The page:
NEW YORK (CBSNewYork) — Two separate issues made a mess for commuters Friday morning.
The first was due to signal problems at the Lexington Avenue-59th Street station.
There was no N and W train service between 57th Street and Seventh Avenue and Astoria-Ditmars Boulevard in Queens in both directions for a time, but service has since resumed.
The incident caused extensive delays on the F, N, Q, R and W lines.
Falling debris at the Hoyt Street station also caused problems for a time on the 1, 2, 3, 4 and 5 lines.
Normal service has since resumed on those lines, but the MTA says riders should still expect extensive delays.
By the evening rush, the MTA reported delays on the 4, 5, 6, 7 and J lines.
Earlier in the day, commuters were stranded for an hour on platforms, CBS2’s Brian Conybeare reported. Passengers posted pictures on social media of the crowded platforms.
“It’s ridiculous because it’s almost every day,” commuter Carlos Vargas told Conybeare. “To go to work and tell your boss the train is late… The MTA has to do something. Last night, around 6 o’clock, on the way to Queens, the same thing on the N. We were in the tunnel for a half an hour at least.”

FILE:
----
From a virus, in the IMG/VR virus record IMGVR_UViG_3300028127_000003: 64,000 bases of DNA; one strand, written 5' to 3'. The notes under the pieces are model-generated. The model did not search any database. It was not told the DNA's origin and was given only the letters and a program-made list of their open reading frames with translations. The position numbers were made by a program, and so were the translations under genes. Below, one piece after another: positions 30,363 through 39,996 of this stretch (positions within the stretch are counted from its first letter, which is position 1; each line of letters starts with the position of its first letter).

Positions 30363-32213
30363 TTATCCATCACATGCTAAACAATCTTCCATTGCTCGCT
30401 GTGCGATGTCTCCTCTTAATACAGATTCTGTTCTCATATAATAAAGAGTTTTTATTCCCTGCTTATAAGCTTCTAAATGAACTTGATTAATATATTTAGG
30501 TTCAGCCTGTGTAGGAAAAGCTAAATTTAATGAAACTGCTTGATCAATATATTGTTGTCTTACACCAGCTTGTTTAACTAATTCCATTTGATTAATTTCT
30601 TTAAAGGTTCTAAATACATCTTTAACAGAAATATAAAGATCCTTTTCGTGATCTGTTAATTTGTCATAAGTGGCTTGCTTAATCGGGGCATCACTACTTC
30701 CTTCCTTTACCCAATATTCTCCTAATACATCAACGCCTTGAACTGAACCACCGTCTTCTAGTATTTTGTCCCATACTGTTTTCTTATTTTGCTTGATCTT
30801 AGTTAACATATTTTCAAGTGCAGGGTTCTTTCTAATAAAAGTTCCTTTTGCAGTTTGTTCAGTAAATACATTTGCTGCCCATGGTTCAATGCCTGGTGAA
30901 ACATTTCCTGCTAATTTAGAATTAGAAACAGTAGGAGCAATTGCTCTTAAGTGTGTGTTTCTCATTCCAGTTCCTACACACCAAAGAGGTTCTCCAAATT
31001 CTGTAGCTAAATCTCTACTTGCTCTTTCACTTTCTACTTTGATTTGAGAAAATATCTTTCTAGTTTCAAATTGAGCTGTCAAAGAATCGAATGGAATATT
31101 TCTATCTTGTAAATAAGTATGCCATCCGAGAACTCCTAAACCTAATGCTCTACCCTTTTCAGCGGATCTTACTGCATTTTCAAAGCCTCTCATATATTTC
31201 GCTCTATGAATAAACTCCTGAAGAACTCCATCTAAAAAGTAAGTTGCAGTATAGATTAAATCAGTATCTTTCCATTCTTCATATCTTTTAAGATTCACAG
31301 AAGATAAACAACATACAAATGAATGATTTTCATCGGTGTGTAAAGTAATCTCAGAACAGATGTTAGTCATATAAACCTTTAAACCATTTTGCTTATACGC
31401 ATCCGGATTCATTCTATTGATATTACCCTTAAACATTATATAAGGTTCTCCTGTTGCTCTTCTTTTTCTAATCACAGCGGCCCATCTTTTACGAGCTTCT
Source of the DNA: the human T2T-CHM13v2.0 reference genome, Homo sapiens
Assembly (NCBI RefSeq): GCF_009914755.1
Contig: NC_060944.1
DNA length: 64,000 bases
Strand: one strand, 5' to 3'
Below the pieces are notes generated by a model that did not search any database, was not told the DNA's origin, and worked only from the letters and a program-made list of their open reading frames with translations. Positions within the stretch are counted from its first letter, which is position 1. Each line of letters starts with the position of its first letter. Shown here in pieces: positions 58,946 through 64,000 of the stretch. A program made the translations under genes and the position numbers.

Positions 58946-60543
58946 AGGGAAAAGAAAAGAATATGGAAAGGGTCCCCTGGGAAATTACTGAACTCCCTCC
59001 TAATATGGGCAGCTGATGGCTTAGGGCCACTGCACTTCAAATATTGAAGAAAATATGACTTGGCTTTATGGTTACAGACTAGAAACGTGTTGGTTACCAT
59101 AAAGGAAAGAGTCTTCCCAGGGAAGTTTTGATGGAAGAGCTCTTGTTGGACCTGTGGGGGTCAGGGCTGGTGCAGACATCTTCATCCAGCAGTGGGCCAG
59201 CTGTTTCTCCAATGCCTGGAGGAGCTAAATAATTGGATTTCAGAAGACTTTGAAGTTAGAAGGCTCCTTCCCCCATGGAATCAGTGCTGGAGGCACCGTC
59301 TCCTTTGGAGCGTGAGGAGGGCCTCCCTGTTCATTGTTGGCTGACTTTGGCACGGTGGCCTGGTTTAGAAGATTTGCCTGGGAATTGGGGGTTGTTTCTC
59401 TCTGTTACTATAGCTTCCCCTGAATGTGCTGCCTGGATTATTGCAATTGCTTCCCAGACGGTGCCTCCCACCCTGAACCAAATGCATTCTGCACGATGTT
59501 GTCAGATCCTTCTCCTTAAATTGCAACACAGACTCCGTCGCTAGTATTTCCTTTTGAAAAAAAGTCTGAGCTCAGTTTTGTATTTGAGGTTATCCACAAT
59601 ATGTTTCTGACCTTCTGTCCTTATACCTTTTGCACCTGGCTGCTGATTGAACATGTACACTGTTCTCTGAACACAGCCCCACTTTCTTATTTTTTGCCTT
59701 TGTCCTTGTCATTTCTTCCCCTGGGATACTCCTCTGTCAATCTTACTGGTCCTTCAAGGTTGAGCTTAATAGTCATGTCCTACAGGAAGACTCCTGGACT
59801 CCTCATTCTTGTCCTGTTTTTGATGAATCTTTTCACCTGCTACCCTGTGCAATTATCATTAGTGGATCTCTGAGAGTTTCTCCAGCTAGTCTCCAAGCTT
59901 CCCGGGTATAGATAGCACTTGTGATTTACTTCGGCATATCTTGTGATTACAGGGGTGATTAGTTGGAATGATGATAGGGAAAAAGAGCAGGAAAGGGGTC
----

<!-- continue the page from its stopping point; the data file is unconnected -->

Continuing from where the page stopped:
After a series of recent nightmare commutes blamed on power outages, switching and signal problems, the MTA this week unveiled a new six-point plan to make short term improvements, including changing management, speeding up maintenance, and adding more rapid response teams.
“It’s another day, another meltdown on the subway, and people are starting to lose patience for it,” said John Raskin, who runs the Subway Riders Alliance.
Raskin blames decades of deferred maintenance, and he says he wants Gov. Andrew Cuomo to take a stand and invest in improvements now.
“Governor Cuomo ultimately runs the MTA and the subway, and he’s been missing in action: no vision, no plan and no funding, which is really what we need to fix the problem,” he said. “Cuomo is not the first governor to neglect the MTA, but he is the latest and he’s the one that has to turn it around.”
On Thursday, the governor defended his efforts to improve the system, but also backed away from taking responsibility for the MTA’s recent problems.
“I have invested more in the MTA than any governor in the history of the state of New York,” Cuomo said. “I have representation on the board, the city of New York has representation on the board.”
Cuomo said the subway is over capacity and outdated, and pointed to a multi-billion dollar capital plan to make improvements.
But during a radio interview Friday, Mayor Bill de Blasio blasted the governor’s efforts to distance himself.
“That’s a fantasy. That’s absolutely inaccurate,” he said. “If you like something happening in our subways or don’t like it, talk to the governor, he’s in charge. He should just own up to it and take this responsibility seriously and put forward a plan.”
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